aaus-list @ ukrainianstudies.org -- RE: [aaus-list] Dancing Na Majdani


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I noticed that one of the songs available for download at the site
pointed to by Prof. Pylypiuk was "Pomaranchova peremoha", a song by
Oksana Warhola. It seems that we have come full circle!

In the late '60s, Andy Warhol put together an experimental multimedia
show entitled "The Exploding Plastic Inevitable". He needed a live
band to accompany the light/video show and got the band "The Velvet
Underground" to fulfill this role.

[The Exploding Plastic Inevitable poster:
http://www.cs.wisc.edu/~ehansen/VU/p_stmarks.gif ]

Warhol produced The Velvet Underground's first album, entitled "The
Velvet Underground And Nico". This album, with Warhol's peelable
banana on the cover art, is generally regarded as being one of the
most influential in rock.

[album cover:
http://www.cs.wisc.edu/~ehansen/VU/vu&nico.gif ]

One of the bands that it certainly influenced was the "Plastic People
of the Universe, a Czechoslovakian band formed shortly after the
Soviet invasion of 1968. The Plastic People "used a variety of lights,
fires and fireworks on stage, they appeared in long white gowns (made
from bed sheets) and in their concerts they included various
performance effects."(*)

[1969 picture of the Plastic People in performance:
http://angam.ang.univie.ac.at/EAASworkshop/graphics/posp6.jpg ]

They even played songs from the "The Velvet Underground And Nico"
album. In the mid-'70s, Czechoslovak authorities began to clamp down
on the Plastic People and similar bands, leading to the organization
of the Charter 77 dissident organization. "Václav Havel became one of
the chief organizers of the movement that protested against the
underground bands' unjust persecution as well as one of the first
three spokesmen of Charter 77."(*)

Years later, Havel would become President following his "Velvet
Revolution". In the early '90s, Havel discussed the role played by the
experimental musical bands:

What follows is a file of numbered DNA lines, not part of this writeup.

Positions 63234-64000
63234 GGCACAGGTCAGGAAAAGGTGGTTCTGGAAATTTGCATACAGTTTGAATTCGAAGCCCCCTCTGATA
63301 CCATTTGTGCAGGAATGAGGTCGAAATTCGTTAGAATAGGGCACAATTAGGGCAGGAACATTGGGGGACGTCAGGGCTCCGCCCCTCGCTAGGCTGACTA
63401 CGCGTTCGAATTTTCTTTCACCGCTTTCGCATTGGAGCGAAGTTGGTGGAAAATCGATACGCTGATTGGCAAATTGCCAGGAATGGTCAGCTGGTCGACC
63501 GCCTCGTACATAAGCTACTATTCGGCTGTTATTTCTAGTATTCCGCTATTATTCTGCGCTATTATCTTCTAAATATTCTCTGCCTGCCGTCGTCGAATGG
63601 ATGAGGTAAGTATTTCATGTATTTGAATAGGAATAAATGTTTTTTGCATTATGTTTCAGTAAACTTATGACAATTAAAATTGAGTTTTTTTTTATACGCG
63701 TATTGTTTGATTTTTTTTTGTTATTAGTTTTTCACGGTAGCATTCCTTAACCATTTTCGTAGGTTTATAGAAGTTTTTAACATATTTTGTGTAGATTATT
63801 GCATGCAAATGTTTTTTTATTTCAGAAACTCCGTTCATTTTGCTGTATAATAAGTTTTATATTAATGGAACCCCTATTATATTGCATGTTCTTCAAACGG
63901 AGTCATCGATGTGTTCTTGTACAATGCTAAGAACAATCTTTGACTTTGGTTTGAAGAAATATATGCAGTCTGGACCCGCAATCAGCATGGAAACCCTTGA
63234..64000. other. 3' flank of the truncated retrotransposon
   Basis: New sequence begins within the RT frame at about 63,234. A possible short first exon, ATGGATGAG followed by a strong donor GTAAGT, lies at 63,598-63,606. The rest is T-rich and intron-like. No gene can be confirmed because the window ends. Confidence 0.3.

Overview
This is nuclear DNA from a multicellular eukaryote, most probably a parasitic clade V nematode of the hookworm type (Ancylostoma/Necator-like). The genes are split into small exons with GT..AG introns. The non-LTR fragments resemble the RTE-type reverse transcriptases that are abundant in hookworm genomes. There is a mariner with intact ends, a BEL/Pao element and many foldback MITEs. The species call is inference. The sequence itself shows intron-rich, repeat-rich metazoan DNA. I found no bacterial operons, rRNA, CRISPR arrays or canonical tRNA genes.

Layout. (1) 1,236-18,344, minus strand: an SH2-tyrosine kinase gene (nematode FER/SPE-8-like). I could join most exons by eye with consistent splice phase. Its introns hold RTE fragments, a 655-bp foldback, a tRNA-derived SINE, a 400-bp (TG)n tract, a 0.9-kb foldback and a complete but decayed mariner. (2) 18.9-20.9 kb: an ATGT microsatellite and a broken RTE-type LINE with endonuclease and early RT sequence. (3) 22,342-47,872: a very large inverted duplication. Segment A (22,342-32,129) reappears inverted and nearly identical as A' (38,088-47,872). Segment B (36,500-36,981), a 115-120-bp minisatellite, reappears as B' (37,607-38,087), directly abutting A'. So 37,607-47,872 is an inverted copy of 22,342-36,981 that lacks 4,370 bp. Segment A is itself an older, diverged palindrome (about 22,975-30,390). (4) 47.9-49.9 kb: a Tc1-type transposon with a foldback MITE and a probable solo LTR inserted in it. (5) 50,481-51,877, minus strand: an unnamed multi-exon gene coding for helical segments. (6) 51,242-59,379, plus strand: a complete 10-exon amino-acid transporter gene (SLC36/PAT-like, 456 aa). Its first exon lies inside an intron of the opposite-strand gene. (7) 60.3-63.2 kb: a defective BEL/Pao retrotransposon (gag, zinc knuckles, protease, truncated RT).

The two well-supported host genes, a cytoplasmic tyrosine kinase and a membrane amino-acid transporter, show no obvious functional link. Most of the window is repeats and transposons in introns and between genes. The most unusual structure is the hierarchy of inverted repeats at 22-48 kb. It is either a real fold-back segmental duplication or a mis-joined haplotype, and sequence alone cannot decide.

""The trial with the band was a strange event. In those days you could
enter the court building and take part in the proceedings. The
building was overcrowded. You could see a university professor engaged
in a friendly conversation with an ex- politbureau member of the
Communist party and with a longhaired rock musician, and everywhere
around them was the police. That was symbolic for the forthcoming
events, for the unique character of Charter 77: it united a number of
people from various backgrounds and with different opinions. They were
brought together by their resistance toward totalitarianism and their
willingness to challenge the system.( ~E) By this I want to say that
underground music in general and the record (V.H. brought home from
the USA in 1968) by The Velvet Underground in particular played a
major role in the history of our country."(*)

In 1993, Havel would have the opportunity to host a reformed "The
Velvet Undeground" in Prague where the band would play songs from
their new recording, "Songs For Drella (ie. Andy Warhol)".

It is notable in 2004 that a number of analysts have remarked upon the
branding of the Orange Revolution in Ukraine. As Andy Warhol knew a
thing or two about brands, it is most fitting to see Oksana Warhola
sing "Pomaranchova peremoha"!

[(*)source:
http://angam.ang.univie.ac.at/EAASworkshop/posppres.htm ]

>From: Natalia Pylypiuk <natalia.pylypiuk@ualberta.ca>
>One way to keep warm:
>
>- Download the remix by Mykola Yaremko
>Na Majdani, de buv Bir
>
>- Also the promotional
>Film - Jushchenko -- MYR VAM
>
>Both are available  from
>http://io.com.ua/tv5.php



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